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Embodied approaches to management – incarnation as organisation
Charity Hamilton presents research into the impact of an approach to management and organisation that is centred on embodiment and incarnation

Embodied approaches to management: incarnation as organisation


I wonder if, as you listened to various presentations today you detached your intellectual self from your bodies? I wonder whether you have mastered the art of overcoming your body and residing only in your mind? I suspect as focused as you may be, you still feel the chair beneath you, the pen in your hand, the clothes in your body. You see, bodies matter, there’s no way round it, without them we are unable to engage in any community, institution or human relationship. Emma Bell and Daniel King writing in Management Learning state that ‘The body is thus the surface onto which the culture is inscribed and the vehicle for its reproduction through enabling the interiorisation of ethical values that guide behaviour in situations of face-to-face interaction’[1] and the radical feminist theologian Carter-Heyward writes that bodies are the ground of all holiness.[2] Yet for centuries Christianity has had a difficult relationship with bodies. Bodies have often become to the church as mammon – a deity of selfishness and greed as if God didn’t look at creation including bodies and declare it as good.

Rather, bodies have become difficult and perhaps an obstacle for the Church and in ministry. For centuries we have faced this Gnostic and Cartesian dualism surrounding the body and soul. Two separate entities, interacting with each other but one which is ultimately superior which is the soul.  The Enlightenment led to a less bodily and more intellectual orientation; the dichotomy of sinful flesh and pure souls was set up; for women disembodiment has been particularly stark and the need to overcome the clothing of Eve to aspire to the perceived purity of Mary.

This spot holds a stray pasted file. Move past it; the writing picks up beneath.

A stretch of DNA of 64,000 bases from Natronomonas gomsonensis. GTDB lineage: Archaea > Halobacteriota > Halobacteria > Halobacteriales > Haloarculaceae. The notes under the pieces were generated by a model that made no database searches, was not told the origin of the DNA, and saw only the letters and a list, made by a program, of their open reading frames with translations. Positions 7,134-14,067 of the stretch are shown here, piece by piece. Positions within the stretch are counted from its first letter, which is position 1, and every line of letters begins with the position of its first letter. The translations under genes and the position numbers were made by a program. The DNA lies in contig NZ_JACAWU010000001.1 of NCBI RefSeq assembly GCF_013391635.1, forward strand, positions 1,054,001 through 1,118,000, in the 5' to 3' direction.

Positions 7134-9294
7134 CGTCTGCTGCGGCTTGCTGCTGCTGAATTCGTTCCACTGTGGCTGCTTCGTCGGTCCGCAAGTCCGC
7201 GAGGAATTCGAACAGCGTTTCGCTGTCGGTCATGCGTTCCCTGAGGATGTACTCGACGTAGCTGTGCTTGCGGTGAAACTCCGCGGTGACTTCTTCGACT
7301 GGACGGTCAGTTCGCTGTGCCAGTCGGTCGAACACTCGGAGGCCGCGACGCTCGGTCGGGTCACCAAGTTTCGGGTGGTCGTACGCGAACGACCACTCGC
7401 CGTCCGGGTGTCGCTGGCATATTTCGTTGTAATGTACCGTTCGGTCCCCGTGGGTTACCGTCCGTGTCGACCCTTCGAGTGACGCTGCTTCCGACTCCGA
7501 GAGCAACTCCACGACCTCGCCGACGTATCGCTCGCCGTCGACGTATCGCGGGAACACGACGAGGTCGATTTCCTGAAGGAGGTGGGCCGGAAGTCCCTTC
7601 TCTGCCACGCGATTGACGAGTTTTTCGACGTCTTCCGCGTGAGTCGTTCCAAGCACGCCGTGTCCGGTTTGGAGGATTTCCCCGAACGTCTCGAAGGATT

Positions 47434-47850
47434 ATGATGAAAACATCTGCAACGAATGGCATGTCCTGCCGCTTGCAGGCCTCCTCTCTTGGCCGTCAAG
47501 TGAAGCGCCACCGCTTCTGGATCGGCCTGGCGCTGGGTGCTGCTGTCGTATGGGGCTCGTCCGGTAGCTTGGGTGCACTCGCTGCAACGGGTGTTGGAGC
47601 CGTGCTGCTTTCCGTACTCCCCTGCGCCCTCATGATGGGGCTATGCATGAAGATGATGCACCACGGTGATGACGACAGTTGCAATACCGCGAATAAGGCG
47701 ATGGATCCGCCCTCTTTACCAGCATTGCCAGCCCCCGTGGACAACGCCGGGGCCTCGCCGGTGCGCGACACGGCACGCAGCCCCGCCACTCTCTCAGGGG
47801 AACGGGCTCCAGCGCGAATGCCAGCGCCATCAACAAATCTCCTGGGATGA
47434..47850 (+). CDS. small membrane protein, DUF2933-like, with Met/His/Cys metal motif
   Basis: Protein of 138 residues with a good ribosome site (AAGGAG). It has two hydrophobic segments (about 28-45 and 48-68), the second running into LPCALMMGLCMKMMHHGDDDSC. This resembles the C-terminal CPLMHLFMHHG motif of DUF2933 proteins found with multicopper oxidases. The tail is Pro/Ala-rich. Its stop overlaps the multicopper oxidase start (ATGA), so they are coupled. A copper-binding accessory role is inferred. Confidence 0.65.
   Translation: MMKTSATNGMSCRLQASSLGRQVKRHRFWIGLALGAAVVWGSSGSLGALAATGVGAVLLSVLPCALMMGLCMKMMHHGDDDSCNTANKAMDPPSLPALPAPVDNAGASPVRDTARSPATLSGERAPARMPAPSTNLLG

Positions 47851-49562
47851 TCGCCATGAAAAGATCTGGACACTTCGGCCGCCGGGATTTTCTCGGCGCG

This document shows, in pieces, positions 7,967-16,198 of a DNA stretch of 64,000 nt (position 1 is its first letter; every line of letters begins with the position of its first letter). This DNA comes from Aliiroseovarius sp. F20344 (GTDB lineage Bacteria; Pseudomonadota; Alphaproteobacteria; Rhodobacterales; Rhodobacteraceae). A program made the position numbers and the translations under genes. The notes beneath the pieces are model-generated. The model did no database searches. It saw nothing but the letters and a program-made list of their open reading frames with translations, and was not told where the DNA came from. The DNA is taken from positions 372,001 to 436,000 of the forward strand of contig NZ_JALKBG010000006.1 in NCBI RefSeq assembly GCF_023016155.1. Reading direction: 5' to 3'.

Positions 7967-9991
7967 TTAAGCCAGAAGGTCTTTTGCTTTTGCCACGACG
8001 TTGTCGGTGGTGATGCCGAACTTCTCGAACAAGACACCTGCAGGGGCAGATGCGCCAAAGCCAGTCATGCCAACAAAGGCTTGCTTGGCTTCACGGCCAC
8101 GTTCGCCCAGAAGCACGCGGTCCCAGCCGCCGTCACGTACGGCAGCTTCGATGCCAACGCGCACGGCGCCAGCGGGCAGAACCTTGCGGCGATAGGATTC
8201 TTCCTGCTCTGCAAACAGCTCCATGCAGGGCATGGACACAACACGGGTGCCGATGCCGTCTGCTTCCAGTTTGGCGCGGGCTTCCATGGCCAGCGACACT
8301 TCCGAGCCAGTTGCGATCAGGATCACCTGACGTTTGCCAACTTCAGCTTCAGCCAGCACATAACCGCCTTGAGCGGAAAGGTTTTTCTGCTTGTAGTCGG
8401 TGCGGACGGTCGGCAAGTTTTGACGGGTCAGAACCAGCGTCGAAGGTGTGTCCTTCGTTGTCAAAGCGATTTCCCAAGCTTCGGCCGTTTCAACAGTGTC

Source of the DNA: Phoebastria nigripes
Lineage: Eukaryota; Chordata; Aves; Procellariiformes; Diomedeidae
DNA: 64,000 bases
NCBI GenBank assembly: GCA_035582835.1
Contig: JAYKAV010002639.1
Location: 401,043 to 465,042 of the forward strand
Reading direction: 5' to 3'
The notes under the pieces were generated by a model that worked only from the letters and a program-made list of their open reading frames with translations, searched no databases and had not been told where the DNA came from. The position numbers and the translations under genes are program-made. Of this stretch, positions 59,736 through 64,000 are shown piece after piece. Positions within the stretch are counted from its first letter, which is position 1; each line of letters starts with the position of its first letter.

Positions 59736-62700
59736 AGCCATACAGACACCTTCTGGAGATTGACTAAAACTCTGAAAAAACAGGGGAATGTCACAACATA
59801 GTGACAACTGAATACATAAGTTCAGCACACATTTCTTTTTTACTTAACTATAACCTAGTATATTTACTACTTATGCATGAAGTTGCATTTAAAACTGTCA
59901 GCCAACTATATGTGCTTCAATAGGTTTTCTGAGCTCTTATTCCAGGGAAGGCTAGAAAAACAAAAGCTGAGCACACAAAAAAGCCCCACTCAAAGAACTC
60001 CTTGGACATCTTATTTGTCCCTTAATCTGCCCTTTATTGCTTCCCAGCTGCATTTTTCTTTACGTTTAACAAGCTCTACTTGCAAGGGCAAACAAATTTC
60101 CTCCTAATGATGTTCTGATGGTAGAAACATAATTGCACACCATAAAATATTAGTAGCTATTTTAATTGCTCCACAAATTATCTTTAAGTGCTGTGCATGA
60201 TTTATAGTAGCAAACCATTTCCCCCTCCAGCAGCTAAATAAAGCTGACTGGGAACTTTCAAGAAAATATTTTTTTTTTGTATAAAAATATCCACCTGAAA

However, really there is no way of escaping the reality that we are embodied people. I want us to rewrite this narrative of disembodied-ness in light of an incarnation theology and I believe our rewriting can be of ultimate value to others. If we were to see flesh as divine and incarnate of God; if the Church were to treat bodies as important sites of holy story with their history, their exclusion, their role and their resurrection I believe it entirely possible that it would be more functionally organisationally astute, more pastorally aware and a more theologically literate Church. Incarnation is at its best the being and becoming of God, therefore taking embodiment seriously is important for the Church. In the same way I argue this could be a useful dialogical avenue for other institutions and organisations of all shapes, sizes and ethical stances.